(Tegan and Sara Quin, twin singers from Canada)
Authors: Steve Gdula
Nov 21, 2000
Twin performers Tegan and Sara sing out against the messed-up messages of Eminem and Britney Spears
One night last spring Tegan and Sara Quin, better known as the acoustic duo Tegan and Sara, made a statement that changed their young lives. In a taped interview that ran after their performance at the televised ceremony for Canada's Youth Television Awards, the Quin twins said, "We don't need to look like Britney Spears or act like Britney Spears to influence the Britney Spears crowd."
"We got a barrage of E-mails from kids between the ages of 12 and 17 saying things like `I like Britney Spears, but I relate to you better,'" says Tegan, still somewhat amazed. "Half of me thought, Great! We're gonna sell lots of CDs! and the other half said, Now we're role models!"
"I didn't start writing music to become a role model!" Sara says, laughing about the situation in which the sisters are finding themselves. Tegan and Sara barely out of their teens, are at an age when most people young people are still looking for mentors whom they can turn to for guidance or inspiration.
Born and raised in Calgary--which is in Alberta, the same Canadian province that gave the world k.d. lang--the twins grew up in a family that Sara says taught them to be "open-minded, strong, and empowered." The open-mindedness, Tegan says, made it a lot easier for the lesbian sisters to come out.
"Our mom said, `Couldn't you both have come out at the same time?'" Tegan recalls of the conversation when she informed her mother that she too was gay (Sara had come out earlier). "She handled it with a lot of humor. She's always been supportive."
Indeed, the twins have always received encouragement from their family. "We were told we could do whatever we want with our lives," Sara says, adding that she and Tegan, despite being "really poor," summoned their confidence, got guitars, took lessons, and started writing their own songs at age 15. After two years of hard work and relentless practice, Tegan and Sara won Garage Warz, a "battle of the bands"-type contest in Calgary, and the exposure from that enabled them to record their first CD, Under Feet Like Ours, which they began selling at their shows. Eventually their independent release not only helped Tegan and Sara win the YTV Award but also enabled them to land their first record deal--and the same manager as Neil Young.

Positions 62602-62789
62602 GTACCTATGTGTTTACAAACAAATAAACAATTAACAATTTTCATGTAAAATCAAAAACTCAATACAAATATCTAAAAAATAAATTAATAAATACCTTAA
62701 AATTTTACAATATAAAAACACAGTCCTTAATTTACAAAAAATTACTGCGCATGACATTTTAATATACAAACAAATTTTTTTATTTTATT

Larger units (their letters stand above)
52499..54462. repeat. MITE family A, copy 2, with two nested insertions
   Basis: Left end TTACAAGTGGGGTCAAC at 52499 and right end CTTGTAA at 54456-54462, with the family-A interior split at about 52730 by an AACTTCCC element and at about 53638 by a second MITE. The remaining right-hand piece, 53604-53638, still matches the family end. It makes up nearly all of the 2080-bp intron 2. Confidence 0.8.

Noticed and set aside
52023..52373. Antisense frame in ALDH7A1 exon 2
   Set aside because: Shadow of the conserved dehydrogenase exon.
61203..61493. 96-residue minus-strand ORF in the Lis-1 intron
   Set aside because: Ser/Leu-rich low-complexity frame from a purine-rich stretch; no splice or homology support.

The twins are clear about their goals, which include being a positive influence in people's lives, as demonstrated by the message in their songs. "You can't walk through life feeling negative," Tegan says, regarding the uplifting subject matter of the songs on their new CD, This Business of Art. She acknowledges that songs by Kid Rock and Eminem can be harmful to youthful listeners, but she says the same of Britney Spears's music. "I don't think there's anything as dark as `My loneliness is killing me,'" she says of the line from Spears's "... Baby, One More Time." "You've got these songs where the girls are so desperate for these guys, they're ready to kill themselves! Then they put a pop beat behind it and everything's A-OK? I disagree."
Tegan believes parents have the ultimate responsibility to filter what comes out of the household stereo. "When I have a kid and they wanna buy [an album with offensive lyrics], I'll put the brakes on," she says. Motherhood is probably a long way off for Tegan, however, with touring taking up much of the sisters' time. This past summer they were the opening act on a tour headlined by Neil Young and the Pretenders. "They were very supportive," Tegan says of Young and the Pretenders' Chrissie Hynde. "It's not like they felt territorial over some 19-year-old kids!"
This fall the twins, who recently celebrated their 20th birthday, are touring the East Coast of the United States and some other North American locations, after settling into apartments they set up not long ago with their respective partners. While Tegan only recently came out, Sara has been with her partner for over two years. Both twins seem very happy with their lives and their loves at the moment. As Tegan says, "When something as hard as love comes this easy, then it really doesn't matter who they are or what they look like or what sex they are."
Find more on Tegan and Sara and links to related Internet sites at www.advocate.com
Gdula is a freelance writer who has written for The Washington Post.
COPYRIGHT 2000 Liberation Publications, Inc.
COPYRIGHT 2000 Gale Group